Price  Quantity   TR      TC   Profit   MR    MC
6         0       0       3     -3     -     -
6         1       6       5      1     6     2
6         2       12      8      4     6     3
6         3       18      12     6     6     4
6         4       24      17     7     6     5
6         5       30      23     7     6     6

Consider table above. If my understanding is correct, optimal quantity equals 5, because at this point MR = MC. But after producing 5th widget, profit does not increase. Then why is producing 5 widgets considered to be profit maximizing quantity, but not 4?

  • $\begingroup$ Both quantities yield the same profit. Therefore if q=5 maximizes profit so does q=4. $\endgroup$
    – Bayesian
    Commented May 16, 2019 at 13:41
  • $\begingroup$ That's the point. Both quantities yield the same profit, yet q=5 is considered to be optimal (MR=MC). Why? $\endgroup$ Commented May 16, 2019 at 15:07
  • 3
    $\begingroup$ The reason is that you are working with discrete quantities. Therefore your MR and MC are approximations. If you use continuous functions profit is maximized at the point where MR=MC. (In this case you'd get an even higher profit if you'd produce 4.5 units.) $\endgroup$ Commented May 16, 2019 at 15:57
  • 1
    $\begingroup$ My point was that q=4 is optimal as well and no one would argue with this. If your profit is differentiable then by definition "profit = revenue - cost" is maximized at some quantity with "marginal revenue - marginal cost =0". This is where the equality comes from. You only provided a table - we don't even know how costs look like for, e.g., q=4.5. $\endgroup$
    – Bayesian
    Commented May 16, 2019 at 18:06

2 Answers 2


The condition $MC=MR$ comes from studying the case where you can produce any quantity, for example, $4.0, 4.1, 4.41, 4.987$ or any fraction of production. In that case (under some general conditions), $MC=MR$ will give you the unique quantity that maximizes profits.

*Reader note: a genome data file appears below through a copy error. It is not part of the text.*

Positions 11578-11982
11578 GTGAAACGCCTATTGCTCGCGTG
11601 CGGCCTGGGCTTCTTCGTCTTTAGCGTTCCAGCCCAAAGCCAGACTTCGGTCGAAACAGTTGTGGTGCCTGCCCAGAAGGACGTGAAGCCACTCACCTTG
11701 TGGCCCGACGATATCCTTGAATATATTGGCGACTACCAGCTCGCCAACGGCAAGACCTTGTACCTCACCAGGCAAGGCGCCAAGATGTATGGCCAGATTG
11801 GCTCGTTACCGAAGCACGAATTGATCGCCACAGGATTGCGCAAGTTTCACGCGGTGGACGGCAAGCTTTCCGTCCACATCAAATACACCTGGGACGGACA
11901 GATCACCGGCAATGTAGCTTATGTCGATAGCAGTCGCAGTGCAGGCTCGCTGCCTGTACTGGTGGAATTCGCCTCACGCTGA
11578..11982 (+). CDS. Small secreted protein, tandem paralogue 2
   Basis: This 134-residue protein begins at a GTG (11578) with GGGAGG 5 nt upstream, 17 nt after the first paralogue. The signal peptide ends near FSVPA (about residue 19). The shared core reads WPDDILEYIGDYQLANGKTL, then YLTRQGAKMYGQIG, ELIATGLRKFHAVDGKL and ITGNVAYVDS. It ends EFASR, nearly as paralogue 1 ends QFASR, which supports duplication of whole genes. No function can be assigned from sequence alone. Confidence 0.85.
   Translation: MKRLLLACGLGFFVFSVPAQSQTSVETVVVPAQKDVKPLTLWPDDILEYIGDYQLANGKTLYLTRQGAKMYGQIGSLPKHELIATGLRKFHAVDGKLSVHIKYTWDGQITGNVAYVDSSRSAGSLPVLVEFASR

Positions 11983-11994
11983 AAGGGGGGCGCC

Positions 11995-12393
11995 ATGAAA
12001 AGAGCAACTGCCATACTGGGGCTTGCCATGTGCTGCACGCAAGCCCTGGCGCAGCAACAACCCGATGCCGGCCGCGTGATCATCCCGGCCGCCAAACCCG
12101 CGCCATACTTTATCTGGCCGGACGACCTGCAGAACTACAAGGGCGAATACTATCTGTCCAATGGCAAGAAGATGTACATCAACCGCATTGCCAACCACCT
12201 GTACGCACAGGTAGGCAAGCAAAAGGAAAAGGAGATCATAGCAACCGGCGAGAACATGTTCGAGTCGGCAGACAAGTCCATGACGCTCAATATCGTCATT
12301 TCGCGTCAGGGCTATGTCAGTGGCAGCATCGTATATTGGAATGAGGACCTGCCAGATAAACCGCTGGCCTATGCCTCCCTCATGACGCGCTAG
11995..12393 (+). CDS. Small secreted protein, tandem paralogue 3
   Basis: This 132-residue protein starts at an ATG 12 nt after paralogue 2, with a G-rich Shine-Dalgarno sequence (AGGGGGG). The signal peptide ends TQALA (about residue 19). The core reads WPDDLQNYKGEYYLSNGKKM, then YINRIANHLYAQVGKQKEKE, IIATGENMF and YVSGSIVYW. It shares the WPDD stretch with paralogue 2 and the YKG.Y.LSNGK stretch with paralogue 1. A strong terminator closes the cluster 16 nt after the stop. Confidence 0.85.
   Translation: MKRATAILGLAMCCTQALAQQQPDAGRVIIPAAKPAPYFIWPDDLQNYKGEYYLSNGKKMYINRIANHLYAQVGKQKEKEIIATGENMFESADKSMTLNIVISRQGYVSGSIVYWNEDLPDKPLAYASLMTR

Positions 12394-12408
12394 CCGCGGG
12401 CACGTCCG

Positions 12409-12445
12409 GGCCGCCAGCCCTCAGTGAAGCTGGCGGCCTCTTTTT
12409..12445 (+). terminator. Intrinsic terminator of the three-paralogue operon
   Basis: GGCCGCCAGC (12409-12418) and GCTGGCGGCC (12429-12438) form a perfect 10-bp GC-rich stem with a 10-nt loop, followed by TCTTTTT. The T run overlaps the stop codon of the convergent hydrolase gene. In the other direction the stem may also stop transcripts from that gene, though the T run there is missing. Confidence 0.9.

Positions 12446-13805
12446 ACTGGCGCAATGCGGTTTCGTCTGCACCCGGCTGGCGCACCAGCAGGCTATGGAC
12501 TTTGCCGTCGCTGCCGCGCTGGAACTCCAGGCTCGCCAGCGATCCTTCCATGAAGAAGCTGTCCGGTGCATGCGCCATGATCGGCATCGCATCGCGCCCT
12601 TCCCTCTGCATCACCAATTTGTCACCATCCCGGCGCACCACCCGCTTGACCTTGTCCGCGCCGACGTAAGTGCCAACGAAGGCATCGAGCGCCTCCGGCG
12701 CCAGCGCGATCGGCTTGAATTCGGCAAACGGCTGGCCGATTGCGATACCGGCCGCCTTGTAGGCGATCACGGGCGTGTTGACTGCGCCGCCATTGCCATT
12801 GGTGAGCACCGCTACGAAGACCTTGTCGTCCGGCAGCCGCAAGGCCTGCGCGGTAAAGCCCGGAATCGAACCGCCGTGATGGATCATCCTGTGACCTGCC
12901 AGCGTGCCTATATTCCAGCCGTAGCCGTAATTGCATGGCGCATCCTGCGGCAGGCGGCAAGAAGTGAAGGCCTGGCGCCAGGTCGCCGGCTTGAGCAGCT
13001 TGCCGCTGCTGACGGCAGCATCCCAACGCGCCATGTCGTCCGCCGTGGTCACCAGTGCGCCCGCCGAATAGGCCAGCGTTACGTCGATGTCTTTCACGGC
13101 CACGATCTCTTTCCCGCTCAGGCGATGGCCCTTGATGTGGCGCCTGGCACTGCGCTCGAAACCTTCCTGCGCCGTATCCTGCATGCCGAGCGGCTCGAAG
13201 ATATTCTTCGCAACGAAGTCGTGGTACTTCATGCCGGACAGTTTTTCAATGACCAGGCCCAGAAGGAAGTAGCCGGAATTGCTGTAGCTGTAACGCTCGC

In contrast, in your table, you can only produce whole units, for example, $3, 4, 5$, etc. In that case, $MC=MR$ is an approximate condition to find the optimal profits and usually, it gives you the unique solution. Your example is special in the sense that there are 2 optimal quantities and the $MC=MR$ condition only gives you one such solution, but you can actually choose either.


Literally from the definition of Marginal Cost; it is the cost of producing one additional unit.

As your marginal revenue remains constant, pretty clear that you are going to make the maximum profits as the curves intersect at MC = MR. In the specific case that you consider, YES, you can choose either of 4 units or 5 units to be produced but, as Maarten said, your profits will definitely rise if you consider Optimal Production -2 units VS -1 unit in a general scenario.

This is the simple the reason why we say that MC = MR equilibrium is the optimal point to maximize profits. Doesn't mean you can't reach a similar state of profits before it can happen, just that MC = MR will for sure give you a maximal profit.

Also, emphasis on the point Discrete Quantities. Under a continuous distribution, your profits will keep increasing as long as the next extra unit produced will sell for more than it's production cost; i.e. till MC tends to the value of MR.


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